GILF! is the tag name of American conceptual artist Ann Lewis, whose work focuses on creating positive social changes, especially in urban communities. GILF! was a word that was part of a secret language that she and her friends came up with, when they were six or seven.
I like being able to present facts to people of which they may not otherwise be aware. Facts about our violent culture, institutionalized racism, and corporate greed and destruction. I hope to stir emotions on a deep level. Whether people are sad or furious I hope that my work can be an impetus for them to change their way of life, belief system, or participate in their communities in ways that they wouldn’t have in the past. I use art to push society forward towards a more loving, free, and healthy existence for all. – Ann Lewis, aka GILF!
Education and Early Career
Ann Lewis planned on becoming an engineer. Her father owned a car dealership and she envisioned designing cars. Lewis said that she hated math and was really bad at it, so she switched to art and received her BFA from the University of Wisconsin-Madison in 2004. After taking an introduction to 3-D design, Lewis’ focus turned from art to an interest in furniture design.
It was around 2008 when political events spurred Lewis to begin making art that reflected her social views and ideas. She worked, and still works, in a wide array of medium and styles, depending on the message she wishes to convey.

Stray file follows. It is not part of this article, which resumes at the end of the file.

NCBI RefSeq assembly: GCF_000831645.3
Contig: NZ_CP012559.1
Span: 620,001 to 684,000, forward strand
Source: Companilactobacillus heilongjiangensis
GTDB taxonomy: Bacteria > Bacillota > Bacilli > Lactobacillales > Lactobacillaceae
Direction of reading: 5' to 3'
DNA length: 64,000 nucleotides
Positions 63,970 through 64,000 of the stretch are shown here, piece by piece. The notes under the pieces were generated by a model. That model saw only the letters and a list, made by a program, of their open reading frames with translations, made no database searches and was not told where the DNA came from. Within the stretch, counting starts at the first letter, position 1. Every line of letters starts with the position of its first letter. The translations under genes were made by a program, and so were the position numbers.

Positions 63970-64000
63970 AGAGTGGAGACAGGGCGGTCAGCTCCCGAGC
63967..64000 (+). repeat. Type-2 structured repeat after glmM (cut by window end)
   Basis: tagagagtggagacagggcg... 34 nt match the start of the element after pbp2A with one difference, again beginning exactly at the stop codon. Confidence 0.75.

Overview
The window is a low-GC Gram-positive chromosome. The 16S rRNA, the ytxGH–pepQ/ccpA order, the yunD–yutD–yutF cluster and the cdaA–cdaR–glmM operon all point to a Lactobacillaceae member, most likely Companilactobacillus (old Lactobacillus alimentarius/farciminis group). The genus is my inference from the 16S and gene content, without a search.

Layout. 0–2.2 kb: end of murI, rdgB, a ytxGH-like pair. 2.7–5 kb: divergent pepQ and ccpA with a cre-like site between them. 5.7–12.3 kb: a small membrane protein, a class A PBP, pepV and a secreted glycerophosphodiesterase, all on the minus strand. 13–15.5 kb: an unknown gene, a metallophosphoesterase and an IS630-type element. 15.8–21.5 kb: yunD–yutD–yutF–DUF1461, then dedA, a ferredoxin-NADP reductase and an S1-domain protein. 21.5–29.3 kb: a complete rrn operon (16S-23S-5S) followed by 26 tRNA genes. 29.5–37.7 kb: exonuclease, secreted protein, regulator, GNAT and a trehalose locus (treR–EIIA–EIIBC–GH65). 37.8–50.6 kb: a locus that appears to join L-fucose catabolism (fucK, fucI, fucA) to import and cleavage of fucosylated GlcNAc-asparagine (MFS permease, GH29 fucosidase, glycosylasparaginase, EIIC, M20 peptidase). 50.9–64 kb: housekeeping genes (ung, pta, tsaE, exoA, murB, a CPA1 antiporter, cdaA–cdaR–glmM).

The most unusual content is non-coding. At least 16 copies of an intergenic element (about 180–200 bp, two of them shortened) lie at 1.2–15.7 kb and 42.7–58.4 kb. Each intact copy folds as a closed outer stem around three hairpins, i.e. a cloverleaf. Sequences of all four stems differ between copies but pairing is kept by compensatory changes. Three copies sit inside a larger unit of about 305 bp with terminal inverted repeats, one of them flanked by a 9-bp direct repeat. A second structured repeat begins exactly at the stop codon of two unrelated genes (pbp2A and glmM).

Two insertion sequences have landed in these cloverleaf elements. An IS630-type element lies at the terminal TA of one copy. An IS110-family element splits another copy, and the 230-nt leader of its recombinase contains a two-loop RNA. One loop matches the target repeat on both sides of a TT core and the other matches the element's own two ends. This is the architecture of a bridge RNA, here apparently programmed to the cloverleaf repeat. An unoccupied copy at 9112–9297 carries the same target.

Career and Current Works
In 2013, Lewis lived and worked in an artist’s loft in a building in the Bushwhick section of Brooklyn. The building was sold to a hedge fund company. The tenants were given 30-day notices and Lewis and the other building occupants were told to be out of the building just before Christmas.
Lewis and some of the other tenants obtained legal counsel and settled out of court with the new owners, who gave them enough money to move to new residences. The incident inspired Lewis to begin an ongoing project called Define Progress, highlighting issues surrounding the gentrification of communities and the aftermath that displacements creates.
Her first project was done in early 2014 and gave Lewis national media attention. She installed an oversized police tape banner that read GENTRIFICATION IN PROGRESS at the former graffiti mecca, 5 Pointz in Queens.
In 2014, Lewis focused on the issue of mass incarceration. She wore an orange, standard issue prison jumpsuit for thirty days to engage the public, and encourage conversation, about the prison system. Much of Lewis’ work is of commissioned murals with hidden words, letters and subliminal messages.
Her work was exhibited at the White House in the fall of 2015 during the Obama Administration’s reflection on mass incarceration and has been acquired by the New York Historical Society Museum and the US Library of Congress. Ann Lewis is the 2018 Artist-in-Residence at the Santa Fe Art Institute Residency for Equal Justice.